Bethesda martial arts teacher helps students make it and break it
Tae kwon do master focuses on discipline and control
To inspire children to live a life of discipline, Michael Coles has found the best way is to let them break things.
The hundreds of breakable boards he brings to school career days are one of the tools the tae kwon do master uses to teach children to focus their energy and triumph over their surroundings.
"Life is all about competition," said Coles, 58, of Chevy Chase.
Whether he is staging demonstrations for hundreds of students or teaching a class of black belts at the Coles Martial Arts Academy in Bethesda, Coles teaches that the skills learned through martial arts can guide a successful life.
"It's an art to learning and it's through paying attention. It's though discipline," he said.
It is a lesson the eighth-degree black belt knows well himself.
As a teenager living in a rough neighborhood in Northeast Washington, D.C., Coles got a job washing cars to pay for lessons at the studio of grandmaster Jhoon Rhee, the man credited with establishing American tae kwon do.
Studying with Rhee and seeing his personal growth inspired Coles to resist the temptations of drugs and other vices that he saw his neighborhood friends were unable to avoid.
"I feel that if I hadn't gotten into it, I might have ended up losing out to certain things on the street," Coles said.
Coles' speedy ascent in the sport caught Rhee's eye and launched a friendship that would lead to Coles becoming head instructor and later vice president of the Jhoon Rhee Institute.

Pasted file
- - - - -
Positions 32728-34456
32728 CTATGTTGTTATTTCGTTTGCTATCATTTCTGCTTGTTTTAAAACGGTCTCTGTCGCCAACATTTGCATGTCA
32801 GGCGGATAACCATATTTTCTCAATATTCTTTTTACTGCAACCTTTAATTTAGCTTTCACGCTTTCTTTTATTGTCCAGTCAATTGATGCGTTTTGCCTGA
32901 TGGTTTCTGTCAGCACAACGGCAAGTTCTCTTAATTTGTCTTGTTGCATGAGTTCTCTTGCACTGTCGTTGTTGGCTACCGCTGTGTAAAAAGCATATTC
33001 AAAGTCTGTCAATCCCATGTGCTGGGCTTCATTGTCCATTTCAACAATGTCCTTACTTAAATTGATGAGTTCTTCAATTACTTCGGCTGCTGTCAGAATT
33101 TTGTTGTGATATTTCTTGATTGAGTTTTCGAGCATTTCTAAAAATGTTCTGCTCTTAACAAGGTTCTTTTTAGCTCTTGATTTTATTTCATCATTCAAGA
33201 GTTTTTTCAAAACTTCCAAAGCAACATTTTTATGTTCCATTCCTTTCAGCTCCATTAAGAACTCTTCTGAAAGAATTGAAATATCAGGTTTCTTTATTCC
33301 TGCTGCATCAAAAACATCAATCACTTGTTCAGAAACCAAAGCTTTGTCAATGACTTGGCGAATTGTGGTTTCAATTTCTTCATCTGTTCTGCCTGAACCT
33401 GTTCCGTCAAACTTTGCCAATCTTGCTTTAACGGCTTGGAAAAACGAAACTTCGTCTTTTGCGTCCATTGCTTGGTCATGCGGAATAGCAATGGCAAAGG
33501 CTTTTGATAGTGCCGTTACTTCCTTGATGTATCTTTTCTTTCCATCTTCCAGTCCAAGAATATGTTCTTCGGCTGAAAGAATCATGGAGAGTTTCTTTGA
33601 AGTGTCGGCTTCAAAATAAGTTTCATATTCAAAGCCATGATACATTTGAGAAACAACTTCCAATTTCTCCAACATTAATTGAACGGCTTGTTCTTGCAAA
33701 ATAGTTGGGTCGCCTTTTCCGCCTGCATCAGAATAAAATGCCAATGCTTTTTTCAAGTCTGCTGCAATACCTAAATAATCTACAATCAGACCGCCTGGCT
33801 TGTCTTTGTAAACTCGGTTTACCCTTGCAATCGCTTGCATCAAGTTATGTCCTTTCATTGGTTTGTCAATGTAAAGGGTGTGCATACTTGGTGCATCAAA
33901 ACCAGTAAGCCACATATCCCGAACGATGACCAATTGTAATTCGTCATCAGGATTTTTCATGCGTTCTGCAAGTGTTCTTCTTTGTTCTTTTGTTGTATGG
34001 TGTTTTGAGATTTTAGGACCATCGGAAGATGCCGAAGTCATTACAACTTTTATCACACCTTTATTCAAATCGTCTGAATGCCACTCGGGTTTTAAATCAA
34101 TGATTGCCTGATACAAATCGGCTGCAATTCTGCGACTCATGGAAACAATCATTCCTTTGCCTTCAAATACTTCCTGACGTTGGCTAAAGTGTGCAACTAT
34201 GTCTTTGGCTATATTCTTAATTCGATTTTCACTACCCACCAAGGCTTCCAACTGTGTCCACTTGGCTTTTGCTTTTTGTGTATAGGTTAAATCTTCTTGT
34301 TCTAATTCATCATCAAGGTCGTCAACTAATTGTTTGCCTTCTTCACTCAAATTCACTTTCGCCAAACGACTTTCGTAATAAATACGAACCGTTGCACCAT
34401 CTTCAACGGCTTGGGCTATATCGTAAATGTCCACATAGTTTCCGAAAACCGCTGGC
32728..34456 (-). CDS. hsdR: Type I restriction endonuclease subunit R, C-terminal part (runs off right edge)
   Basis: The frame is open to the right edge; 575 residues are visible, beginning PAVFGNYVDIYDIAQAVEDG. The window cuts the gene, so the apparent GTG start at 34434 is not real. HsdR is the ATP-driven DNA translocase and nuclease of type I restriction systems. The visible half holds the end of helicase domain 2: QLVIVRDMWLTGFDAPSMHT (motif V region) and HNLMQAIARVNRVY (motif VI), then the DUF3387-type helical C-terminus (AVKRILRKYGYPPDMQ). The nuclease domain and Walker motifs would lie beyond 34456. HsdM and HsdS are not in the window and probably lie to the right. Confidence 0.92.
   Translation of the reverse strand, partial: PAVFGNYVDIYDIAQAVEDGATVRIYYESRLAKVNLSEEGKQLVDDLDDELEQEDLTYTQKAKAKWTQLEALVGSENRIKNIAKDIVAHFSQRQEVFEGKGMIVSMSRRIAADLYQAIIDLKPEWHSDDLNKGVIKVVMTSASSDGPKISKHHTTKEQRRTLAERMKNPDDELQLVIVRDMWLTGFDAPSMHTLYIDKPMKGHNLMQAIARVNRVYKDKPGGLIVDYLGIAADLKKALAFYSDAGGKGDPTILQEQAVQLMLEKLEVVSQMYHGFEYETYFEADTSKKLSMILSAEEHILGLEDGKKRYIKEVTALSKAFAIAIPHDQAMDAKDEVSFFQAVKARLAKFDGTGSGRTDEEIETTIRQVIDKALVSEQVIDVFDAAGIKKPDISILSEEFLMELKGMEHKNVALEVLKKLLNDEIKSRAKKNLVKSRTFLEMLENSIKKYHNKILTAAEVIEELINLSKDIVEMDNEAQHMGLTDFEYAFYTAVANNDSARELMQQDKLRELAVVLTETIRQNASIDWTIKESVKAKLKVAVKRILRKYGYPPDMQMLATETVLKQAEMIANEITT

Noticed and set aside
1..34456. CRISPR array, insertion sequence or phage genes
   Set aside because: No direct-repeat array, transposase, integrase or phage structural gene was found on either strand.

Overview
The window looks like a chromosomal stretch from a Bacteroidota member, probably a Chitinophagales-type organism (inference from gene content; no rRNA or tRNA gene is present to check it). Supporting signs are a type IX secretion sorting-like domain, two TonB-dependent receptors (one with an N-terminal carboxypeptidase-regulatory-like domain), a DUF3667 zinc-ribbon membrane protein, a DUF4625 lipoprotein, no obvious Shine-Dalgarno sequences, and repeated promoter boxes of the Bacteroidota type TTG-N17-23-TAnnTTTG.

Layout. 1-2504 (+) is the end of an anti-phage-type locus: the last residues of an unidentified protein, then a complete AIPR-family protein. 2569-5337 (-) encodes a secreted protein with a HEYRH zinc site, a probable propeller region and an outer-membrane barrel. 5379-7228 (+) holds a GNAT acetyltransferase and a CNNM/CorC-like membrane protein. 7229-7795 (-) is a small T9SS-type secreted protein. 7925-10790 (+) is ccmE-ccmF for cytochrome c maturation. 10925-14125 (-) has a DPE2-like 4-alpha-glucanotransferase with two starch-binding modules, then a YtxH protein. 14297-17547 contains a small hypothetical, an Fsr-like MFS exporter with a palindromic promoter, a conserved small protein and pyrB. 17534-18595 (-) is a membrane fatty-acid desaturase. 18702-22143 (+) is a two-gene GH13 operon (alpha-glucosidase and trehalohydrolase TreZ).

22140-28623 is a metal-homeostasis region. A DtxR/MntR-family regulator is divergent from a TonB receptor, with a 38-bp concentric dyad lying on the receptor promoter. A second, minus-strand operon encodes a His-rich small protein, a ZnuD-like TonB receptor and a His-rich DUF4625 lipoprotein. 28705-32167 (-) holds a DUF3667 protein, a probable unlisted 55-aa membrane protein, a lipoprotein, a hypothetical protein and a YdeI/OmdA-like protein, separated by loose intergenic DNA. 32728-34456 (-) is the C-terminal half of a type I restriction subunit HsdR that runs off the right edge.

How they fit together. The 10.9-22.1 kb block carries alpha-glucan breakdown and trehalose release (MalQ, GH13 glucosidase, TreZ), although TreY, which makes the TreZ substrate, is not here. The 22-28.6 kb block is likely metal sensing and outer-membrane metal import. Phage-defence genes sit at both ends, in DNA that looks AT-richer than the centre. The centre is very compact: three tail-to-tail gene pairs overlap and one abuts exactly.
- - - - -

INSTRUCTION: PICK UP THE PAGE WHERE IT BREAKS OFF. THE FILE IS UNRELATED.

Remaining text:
He was a competitive kickboxer in the Professional Karate Association and held the title of Welterweight Champion from 1979 to 1981 before devoting his time to teaching, owning studios in The District and Bethesda.
Since opening his studio in downtown Bethesda in 2008, Coles has trained hundreds of children and adults. His students recently raised $15,500 for St. Jude Children's Research Hospital in their third annual kick-athon.
For the Koretsky family, tae kwon do has become a family affair.
Tracy Koretsky was encouraged to try tae kwon do after her three children started training with Coles at his studio more than four years ago.
"Once you see other people doing it, it's something that you want to do," said Tracy Koretsky, 50, of Bethesda.
She and her sons Evan, 14, and Mathew, 12, are black belts, while her daughter Anna, 9, is a brown belt.
"I like it because my mom and my two older bothers are black belts, so they help me," Anna Koretsky said.
Tracy Koretsky has seen her children use lessons from tae kwon do to help with other sports and in maintaining good grades.
"It's a way to let them see that if you keep your structure and maintain things at a high standard, then you can accomplish a lot of things," Tracy Koretsky said.
Structure is what Coles seeks to instill in his students' lives, requiring those who seek a black belt to bring in report cards.
"Most importantly I try to always emphasize discipline," he said. "It keeps you on the straight and narrow."
By personally instructing every one of his more than 300 students, Coles hope to earn the trust and respect of each of his students the respect that was so important to him as he was training.
"I feel that it really helps me lot when I see the different martial arts makes in a person's life," he said.